Extreme warmth across the southern half of Europe brought exceptional temperatures across Spain, southern France, and NW Italy. Dry Foehn winds resulted in extremely high early February values with locally 26-28 °C peak afternoon temperatures. Turin andCuneo in NW Italy reached almost +27 °C – the hottest temperatures ever recorded in Piedmont region (NW Italy) during winter! Southern Switzerland stopped at +24 °C while Valencia reported +28.4 °C!
Europe 2020 recorded one of its mildest winters ever: France enjoyed its warmest winter in 100 years: Germany and Austria had their second warmest winter ever and over here at least the trend continues. Skepticism is becoming an increasingly difficult road to follow, climate change has already happened— We are increasingly becoming more vulnerable to the unstoppable forces of nature and many of our earlier, thriving metropolitan and urban areas are becoming unliveable. Australia, California, The Gulf Of Mexico springs to mind.
What is now being called the ‘perfect storm’ is rising up toward us at an incredible speed, but, that phrase may be a massive understatement, because governments and experts are incredibly under equipped to even begin to deal with what is coming.
Weather is now beginning to play its part in the great supply crash and it could bring many affluent countries to their knees.
China for instance has been knocked back onto the ropes recently. Crippled by a nationwide shortage of power, just like the rest of the world, of course, the Chinese government had to impose power cuts to its ports and factories in October 2021. But what happened just days later was something no one could fore-cast. A week of Biblical amounts of rain fell disabling major cities.185.6mm fell in some parts, compared with the 25mm national average it saw in October between 1981 and 2010. There is no known man-made infrastructure which can handle this kind of volume.
Millions of people were displaced in the Shanxi Province. Thousands of houses were destroyed and the government had to close almost 450 mines. To make matters worse, the unprecedented rainfall came just three months after floods had killed more than 300 people in Henan Province.
China's neighbour India lost power to its 135 coal-fired electricity plants, which was a devastating blow to the population, 70% of India’s electricity is generated using coal. To make matters worse, power consumption has jumped by almost 20% and global coal prices have jumped by an incredible 40%.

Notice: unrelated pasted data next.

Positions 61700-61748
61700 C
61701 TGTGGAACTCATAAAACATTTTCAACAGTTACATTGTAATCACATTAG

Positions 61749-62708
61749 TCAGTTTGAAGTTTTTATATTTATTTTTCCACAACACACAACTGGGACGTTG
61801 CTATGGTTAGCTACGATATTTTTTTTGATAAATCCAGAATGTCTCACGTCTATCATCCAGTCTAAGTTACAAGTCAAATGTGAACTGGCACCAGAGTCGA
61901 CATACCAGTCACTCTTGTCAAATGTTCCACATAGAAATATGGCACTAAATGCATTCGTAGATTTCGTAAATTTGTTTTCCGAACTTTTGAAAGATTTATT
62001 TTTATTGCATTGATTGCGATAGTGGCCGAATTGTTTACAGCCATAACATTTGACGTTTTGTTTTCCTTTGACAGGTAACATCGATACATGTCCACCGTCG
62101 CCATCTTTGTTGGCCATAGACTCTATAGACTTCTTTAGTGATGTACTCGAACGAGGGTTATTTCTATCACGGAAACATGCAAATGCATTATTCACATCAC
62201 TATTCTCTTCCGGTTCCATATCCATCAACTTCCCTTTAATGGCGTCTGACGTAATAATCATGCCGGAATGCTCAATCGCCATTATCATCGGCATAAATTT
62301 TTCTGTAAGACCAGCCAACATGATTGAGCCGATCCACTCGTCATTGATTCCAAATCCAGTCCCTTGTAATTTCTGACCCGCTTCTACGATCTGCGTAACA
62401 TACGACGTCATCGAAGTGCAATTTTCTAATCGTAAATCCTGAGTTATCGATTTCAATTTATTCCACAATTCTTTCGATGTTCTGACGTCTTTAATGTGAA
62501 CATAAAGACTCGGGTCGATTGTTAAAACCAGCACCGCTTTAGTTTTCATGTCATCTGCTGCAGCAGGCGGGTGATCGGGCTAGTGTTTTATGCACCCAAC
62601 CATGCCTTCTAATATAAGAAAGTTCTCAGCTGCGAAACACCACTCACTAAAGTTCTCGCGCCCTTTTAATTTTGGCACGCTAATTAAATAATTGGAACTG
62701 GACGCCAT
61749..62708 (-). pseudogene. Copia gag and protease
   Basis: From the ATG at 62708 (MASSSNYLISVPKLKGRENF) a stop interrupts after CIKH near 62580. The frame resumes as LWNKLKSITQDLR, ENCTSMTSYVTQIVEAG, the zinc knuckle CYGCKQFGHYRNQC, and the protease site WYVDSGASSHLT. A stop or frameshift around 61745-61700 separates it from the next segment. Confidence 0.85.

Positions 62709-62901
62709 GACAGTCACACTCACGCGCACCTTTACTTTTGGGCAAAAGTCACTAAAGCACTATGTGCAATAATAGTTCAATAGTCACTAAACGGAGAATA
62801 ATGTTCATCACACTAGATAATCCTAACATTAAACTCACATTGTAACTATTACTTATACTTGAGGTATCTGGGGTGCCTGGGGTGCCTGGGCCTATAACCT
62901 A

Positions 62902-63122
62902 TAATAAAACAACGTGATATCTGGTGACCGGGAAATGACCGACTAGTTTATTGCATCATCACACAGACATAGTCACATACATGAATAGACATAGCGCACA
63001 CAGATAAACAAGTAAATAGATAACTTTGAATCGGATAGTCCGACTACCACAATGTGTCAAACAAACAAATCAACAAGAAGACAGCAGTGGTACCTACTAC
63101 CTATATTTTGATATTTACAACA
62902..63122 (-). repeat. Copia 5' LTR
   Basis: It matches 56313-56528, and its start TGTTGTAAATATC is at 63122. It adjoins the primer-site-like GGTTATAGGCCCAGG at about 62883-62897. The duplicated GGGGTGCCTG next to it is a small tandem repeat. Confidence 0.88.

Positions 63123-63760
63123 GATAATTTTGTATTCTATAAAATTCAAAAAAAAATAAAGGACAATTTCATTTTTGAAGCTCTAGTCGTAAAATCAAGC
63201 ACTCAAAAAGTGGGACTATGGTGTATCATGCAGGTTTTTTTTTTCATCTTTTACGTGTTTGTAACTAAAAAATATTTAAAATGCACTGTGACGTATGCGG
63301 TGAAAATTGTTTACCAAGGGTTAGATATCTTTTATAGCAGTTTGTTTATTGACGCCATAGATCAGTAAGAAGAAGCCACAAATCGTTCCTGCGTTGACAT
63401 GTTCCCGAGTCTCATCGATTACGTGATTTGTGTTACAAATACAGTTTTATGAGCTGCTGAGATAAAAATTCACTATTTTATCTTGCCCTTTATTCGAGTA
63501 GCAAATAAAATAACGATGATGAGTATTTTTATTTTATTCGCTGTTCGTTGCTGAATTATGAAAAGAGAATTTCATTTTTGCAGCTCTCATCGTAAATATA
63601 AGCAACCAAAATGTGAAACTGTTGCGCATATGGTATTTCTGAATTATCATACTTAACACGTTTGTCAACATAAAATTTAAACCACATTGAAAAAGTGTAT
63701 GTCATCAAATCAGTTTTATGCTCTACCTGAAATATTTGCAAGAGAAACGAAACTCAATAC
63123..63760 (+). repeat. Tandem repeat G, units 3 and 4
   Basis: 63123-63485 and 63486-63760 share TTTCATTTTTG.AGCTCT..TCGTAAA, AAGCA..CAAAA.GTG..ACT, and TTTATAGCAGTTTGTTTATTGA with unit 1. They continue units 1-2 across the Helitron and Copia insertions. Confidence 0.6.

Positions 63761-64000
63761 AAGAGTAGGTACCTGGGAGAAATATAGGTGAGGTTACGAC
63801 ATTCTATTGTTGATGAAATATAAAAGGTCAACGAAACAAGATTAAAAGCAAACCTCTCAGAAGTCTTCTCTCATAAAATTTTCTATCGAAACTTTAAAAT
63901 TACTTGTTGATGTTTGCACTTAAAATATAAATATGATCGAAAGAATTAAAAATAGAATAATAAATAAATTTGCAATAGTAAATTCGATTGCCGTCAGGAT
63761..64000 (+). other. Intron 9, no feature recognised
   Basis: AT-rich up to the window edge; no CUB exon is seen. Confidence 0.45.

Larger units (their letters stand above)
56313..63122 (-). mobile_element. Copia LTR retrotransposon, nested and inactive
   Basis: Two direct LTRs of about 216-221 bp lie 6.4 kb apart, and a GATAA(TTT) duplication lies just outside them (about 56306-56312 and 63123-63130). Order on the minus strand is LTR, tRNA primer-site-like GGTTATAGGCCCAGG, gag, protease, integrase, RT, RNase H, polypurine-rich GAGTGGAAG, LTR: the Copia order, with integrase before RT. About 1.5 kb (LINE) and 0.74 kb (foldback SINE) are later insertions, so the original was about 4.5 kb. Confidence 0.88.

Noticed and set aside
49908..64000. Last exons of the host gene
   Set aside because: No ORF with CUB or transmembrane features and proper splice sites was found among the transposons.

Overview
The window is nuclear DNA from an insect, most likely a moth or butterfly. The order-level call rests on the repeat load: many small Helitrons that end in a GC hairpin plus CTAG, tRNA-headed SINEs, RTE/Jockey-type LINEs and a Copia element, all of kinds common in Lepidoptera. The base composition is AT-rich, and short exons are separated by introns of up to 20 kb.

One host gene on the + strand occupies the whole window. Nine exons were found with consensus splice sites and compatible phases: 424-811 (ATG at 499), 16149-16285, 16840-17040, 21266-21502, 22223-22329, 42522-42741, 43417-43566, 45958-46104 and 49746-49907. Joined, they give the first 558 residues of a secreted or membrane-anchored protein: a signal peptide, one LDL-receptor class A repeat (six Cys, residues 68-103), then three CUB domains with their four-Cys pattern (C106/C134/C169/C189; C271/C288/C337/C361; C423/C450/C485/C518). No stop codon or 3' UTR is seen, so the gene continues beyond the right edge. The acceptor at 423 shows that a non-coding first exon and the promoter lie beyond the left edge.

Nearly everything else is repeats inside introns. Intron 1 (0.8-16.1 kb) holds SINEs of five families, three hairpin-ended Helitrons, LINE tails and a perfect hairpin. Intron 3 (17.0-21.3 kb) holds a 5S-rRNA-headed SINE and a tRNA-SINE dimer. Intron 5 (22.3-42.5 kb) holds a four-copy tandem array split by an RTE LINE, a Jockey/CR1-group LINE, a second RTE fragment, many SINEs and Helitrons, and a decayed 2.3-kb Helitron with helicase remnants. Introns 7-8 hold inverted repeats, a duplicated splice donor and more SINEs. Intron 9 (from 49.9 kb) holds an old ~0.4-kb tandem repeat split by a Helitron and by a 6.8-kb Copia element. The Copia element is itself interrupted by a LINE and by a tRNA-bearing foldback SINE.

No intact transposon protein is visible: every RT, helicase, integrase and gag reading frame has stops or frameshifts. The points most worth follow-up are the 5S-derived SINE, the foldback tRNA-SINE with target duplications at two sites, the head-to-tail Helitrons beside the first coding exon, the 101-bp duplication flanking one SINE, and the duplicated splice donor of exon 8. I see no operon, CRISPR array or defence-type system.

It’s not just wet, wind and heat, oh no, we can expect the winter weather to cause absolute chaos in the Northern Hemisphere.The winter of 2022 in Europe at least was very mild but—Can you imagine the chaos if a "Beast From The East was to form over Western Europe, or the US and Canada—Or worse, a bone-crunching Polar Vortex, and energy and gas prices going through the roof with no end in sight and millions of families having to choose between heating or eating next winter. On top of the unbearable cold and hunger a shortage of gritter drivers and skyrocketing gas prices would collapse the entire road infrastructure of the US and Europe when the snow and ice arrived. Agriculture and farming would grind to a halt, adding to the shortage of supplies in supermarkets and other retailers.
But we now have sustainable wind farms providing us with cheap electric don’t we?
Well, yes we do and they have provided us with another mystery and is helping not stopping energy prices to soar around Europe and is something called "global stilling!"
Global stilling is a recent phenomenon whereby measurable wind speeds across the world’s continental surfaces have decreased by as much as 15% since 1980. Increased dependence on wind has suddenly become a major problem in Europe as the wind farms struggle to find wind amid soaring global prices and energy bills.
According to NOAA, the United States alone saw an unprecedented 20 billion-dollar weather and climate disaster in the first nine months of 2021. Not only was September the fifth warmest September on record but large parts of the country also endured massive flooding from Hurricane Ida and Hurricane Nicholas, along with massive droughts and unstoppable wildfires. (Unliveable!)
Back in June, 2021, the UN issued a frightening “code red warning for humanity.” They claimed in their report there is “nowhere to run, nowhere to hide,” as I said earlier, climate change has actually become, "CLIMATE CHANGED!”—But, it’s still changing.
What has happened around the world recently is unprecedented, but it is the speed at which our climate is changing that continues to surprise our governments and experts, no one can comprehend what is coming.
The fiery gates of hell have opened.